Imagine I won the lottery today and tomorrow I expressed my amazement at the good fortune that I won despite the fact that I have never purchased a lottery ticket and playing the lottery is illegal in my state.

    Now imagine Neil Rickert stops me and says

    “Your wining the lottery yesterday is not the result of good fortune at all because you are a lottery winner so the probability that you won the lottery is of course one.”

    To which I would of course reply

    “LOL” 😉

    peace

  24. newton: Depends on when one calculates the probability before or after the event.

    Of course it does.

    Corneel and I were looking at the probability that the unlikely IC complex that is humanity arrived once and persisted verses sorta arriving multiple times incompletely (I guess) and fading and then finally persisting for some reason.

    To point out that once it arrived it’s probability is one is irrelevant and just silly

    That is what the lottery example and the LOL were about

    peace

  25. I just found this this morning

    https://cosmosmagazine.com/biology/complex-speech-in-humans-is-a-recent-development

    If what makes us human is more than just our genes I would expect something like this to be true.

    If we assume a 10,000 individual bottle neck the epigenetic change that separated us from “the others” could very well occur in the offspring of just one couple

    quote:

    Researchers now believe that for spoken language to become a successful and stable evolutionary strategy, humans must first have developed both full symbolic culture and extremely high levels of interpersonal trust.

    end quote:

    peace

  26. fifthmonarchyman: If we assume a 10,000 individual bottle neck the epigenetic change that separated us from “the others” could very well occur in the offspring of just one couple

    *clicks link*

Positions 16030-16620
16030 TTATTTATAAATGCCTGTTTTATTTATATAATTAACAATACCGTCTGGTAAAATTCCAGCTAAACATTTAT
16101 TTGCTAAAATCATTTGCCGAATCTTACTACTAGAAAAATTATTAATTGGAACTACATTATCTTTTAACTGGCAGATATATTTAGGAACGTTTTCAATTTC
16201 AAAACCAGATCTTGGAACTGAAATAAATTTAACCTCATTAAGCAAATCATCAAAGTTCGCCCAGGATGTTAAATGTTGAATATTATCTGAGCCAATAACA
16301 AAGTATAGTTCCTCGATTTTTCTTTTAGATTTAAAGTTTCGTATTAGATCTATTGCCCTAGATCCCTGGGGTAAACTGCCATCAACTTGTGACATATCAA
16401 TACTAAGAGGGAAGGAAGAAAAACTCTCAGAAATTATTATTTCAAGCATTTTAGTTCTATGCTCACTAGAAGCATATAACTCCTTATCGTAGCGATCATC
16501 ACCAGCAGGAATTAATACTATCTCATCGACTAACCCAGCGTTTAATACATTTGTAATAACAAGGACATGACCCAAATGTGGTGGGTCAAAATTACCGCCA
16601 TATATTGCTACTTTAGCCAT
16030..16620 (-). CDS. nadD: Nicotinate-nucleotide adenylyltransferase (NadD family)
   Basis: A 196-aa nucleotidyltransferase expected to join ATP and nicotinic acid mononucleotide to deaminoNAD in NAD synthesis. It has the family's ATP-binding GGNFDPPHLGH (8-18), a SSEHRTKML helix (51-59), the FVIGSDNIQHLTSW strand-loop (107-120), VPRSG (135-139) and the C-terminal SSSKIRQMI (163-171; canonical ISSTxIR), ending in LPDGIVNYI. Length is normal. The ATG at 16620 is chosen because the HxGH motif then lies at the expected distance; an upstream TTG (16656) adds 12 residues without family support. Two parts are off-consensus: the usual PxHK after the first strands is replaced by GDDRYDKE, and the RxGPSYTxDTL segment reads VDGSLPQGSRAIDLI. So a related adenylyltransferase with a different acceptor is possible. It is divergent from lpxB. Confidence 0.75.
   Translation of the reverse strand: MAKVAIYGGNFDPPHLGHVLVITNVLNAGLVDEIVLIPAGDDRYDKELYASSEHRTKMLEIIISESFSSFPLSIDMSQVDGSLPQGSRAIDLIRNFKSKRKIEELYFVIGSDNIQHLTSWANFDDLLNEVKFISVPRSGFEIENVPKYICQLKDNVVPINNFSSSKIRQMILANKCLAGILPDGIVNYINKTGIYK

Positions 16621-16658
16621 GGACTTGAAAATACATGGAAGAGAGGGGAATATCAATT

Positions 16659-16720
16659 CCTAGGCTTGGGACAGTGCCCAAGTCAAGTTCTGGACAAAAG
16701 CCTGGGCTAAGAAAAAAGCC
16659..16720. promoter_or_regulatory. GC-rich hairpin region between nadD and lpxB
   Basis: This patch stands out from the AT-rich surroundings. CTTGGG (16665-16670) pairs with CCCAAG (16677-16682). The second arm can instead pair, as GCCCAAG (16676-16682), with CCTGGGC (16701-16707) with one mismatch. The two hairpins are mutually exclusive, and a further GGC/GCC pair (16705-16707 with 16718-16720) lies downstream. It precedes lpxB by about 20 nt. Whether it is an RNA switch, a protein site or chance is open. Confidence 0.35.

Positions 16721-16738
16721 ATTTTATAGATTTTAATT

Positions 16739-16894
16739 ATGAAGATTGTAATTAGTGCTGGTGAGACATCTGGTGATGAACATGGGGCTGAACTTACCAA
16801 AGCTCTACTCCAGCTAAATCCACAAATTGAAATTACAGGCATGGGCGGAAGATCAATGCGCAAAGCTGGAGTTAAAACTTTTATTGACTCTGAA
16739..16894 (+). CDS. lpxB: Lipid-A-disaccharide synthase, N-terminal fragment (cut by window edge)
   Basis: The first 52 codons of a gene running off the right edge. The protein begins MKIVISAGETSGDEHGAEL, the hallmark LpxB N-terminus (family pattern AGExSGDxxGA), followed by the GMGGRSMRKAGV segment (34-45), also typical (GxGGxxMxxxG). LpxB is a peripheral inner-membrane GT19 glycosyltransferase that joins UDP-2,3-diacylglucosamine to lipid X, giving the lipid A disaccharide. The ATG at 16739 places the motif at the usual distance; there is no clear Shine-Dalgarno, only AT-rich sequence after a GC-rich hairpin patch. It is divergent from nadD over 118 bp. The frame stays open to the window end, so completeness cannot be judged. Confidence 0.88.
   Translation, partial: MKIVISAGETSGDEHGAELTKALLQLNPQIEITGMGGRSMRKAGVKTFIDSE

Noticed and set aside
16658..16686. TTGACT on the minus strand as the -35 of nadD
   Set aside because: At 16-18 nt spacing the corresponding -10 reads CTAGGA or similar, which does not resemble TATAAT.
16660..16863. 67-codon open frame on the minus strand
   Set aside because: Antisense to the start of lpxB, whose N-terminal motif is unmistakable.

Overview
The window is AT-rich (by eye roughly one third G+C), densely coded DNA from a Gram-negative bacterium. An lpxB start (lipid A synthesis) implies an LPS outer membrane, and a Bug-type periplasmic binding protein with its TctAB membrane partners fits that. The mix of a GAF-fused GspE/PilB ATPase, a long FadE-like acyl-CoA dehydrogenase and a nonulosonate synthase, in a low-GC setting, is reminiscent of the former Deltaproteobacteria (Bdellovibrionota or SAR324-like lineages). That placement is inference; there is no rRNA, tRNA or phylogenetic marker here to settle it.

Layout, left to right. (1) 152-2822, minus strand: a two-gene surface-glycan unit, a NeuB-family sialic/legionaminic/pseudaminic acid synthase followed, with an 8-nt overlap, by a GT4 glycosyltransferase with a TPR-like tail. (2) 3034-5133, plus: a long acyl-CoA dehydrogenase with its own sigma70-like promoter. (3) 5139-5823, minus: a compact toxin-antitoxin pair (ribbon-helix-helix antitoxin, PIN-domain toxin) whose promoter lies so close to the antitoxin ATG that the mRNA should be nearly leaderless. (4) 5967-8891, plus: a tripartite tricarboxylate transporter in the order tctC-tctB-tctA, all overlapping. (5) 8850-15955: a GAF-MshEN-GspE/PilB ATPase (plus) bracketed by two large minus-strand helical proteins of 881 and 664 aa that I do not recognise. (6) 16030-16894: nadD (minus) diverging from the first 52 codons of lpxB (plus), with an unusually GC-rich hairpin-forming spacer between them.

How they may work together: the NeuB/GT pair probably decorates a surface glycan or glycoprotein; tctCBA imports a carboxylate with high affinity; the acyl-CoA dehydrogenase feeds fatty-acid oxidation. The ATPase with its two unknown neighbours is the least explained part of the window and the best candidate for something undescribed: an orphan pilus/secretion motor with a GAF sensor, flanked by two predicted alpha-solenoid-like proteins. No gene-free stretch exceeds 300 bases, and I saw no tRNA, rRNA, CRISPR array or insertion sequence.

Patterns of methylation can be mapped. Comparing the maps of modern and archaic humans, as well as great apes, led Gokhman and colleagues to conclude that complex speech is a recent development. The scientists state “the molecular mechanisms that underlie the modern human face and voice … arose after the split from Neanderthals and Denisovans”.

    Uh, right. How did they get to that conclusion?
    Can you explain to me, fifth?

  27. Corneel: Uh, right. How did they get to that conclusion?
    Can you explain to me, fifth?

    Just read it this morning and it jumped out at me.
    I’ll take some time and get back to you

    peace

  28. Hi fifthmonarchyman、

    Happy New Year. Thanks very much for the article you linked to, which adds to the growing volume of evidence that the Neandertals lacked what we would call language:

    Complex speech in humans is a recent development by Stephen Fleischfresser (Cosmos, March 17, 2017):

    In a paper that awaits peer-review on pre-print repository bioRxiv, an international team of researchers reveals that the structure of the human vocal tract and related parts of the face, which together deliver optimum conditions for speech production, is unique to modern humans

    They contend that older human species such as Neanderthal and Denisovans would not have enjoyed the full capacity for speech that we do. In fact, the authors state “the evolution of vocalisation apparatus of modern humans is unique among hominins and great apes.”

    Here are a couple of quotes from the paper, Recent Regulatory Changes Shaped Human Facial and Vocal Anatomy by David Gokhman et al. (bioRxiv, doi: http://dx.doi.org/10.1101/106955, February 8, 2017):

    Abstract

    We show that genes affecting vocalization and facial features went through particularly extensive changes in methylation. Especially, we identify expansive changes in a network of genes regulating skeletal development (SOX9, ACAN and COL2A1), and in NFIX, which controls facial projection and voice box (larynx) development. We propose that these changes might have played a key role in shaping the human face, and in forming the human 1:1 vocal tract configuration that is considered optimal for speech. Our results provide insights into the molecular mechanisms that underlie the modern human face and voice, and suggest that they arose after the split from Neanderthals and Denisovans.

    Article

    To gain insight into the genetic regulation that underlies human evolution, we have previously developed a method to reconstruct pre-mortem DNA methylation maps of ancient genomes based on analysis of patterns of damage to ancient DNA. We have used this method to reconstruct the methylomes of a Neanderthal and a Denisovan, and compared them to a presentday osteoblast methylation map. However, the ability to identify differentially methylated regions (DMRs) between the human groups was confined by the incomplete reference map, the differences in sequencing technologies, the lack of an outgroup and the restricted set of skeletal samples (see Methods). Here, we sought to identify DMRs based on a comprehensive assembly of skeletal DNA methylation maps… Hereinafter, ancient and present-day modern humans are collectively referred to as modern humans (MHs), while the Neanderthal and Denisovan are referred to as archaic humans….